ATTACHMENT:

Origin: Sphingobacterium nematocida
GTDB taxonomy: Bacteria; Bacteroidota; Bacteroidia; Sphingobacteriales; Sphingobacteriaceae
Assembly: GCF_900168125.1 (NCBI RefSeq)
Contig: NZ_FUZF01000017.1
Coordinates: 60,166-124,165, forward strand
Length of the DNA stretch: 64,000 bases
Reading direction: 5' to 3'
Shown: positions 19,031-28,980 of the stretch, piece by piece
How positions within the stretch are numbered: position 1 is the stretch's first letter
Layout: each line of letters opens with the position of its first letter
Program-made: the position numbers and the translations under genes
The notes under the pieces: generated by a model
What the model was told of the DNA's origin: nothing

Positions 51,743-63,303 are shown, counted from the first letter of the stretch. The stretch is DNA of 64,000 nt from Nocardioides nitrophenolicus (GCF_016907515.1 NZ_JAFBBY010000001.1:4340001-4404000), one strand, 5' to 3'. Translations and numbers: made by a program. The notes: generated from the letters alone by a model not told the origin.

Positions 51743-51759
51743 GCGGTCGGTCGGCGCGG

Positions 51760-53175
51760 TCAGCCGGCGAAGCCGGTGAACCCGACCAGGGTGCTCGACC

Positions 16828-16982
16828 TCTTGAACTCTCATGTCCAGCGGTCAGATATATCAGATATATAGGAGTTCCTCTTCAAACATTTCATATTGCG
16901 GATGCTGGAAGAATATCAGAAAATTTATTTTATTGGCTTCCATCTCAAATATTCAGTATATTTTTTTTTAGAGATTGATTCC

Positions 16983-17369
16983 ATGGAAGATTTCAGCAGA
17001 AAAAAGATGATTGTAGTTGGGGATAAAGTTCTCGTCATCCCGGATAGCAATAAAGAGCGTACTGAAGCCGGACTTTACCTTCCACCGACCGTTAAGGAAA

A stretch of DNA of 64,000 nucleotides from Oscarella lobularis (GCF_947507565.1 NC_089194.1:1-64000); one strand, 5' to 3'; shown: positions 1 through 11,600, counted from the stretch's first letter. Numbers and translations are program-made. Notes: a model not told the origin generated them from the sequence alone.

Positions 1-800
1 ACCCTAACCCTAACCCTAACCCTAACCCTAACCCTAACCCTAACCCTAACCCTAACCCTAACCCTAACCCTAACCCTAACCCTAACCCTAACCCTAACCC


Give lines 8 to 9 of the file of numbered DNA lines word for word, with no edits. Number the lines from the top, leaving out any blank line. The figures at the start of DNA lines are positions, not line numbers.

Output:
Shown: positions 19,031-28,980 of the stretch, piece by piece
How positions within the stretch are numbered: position 1 is the stretch's first letter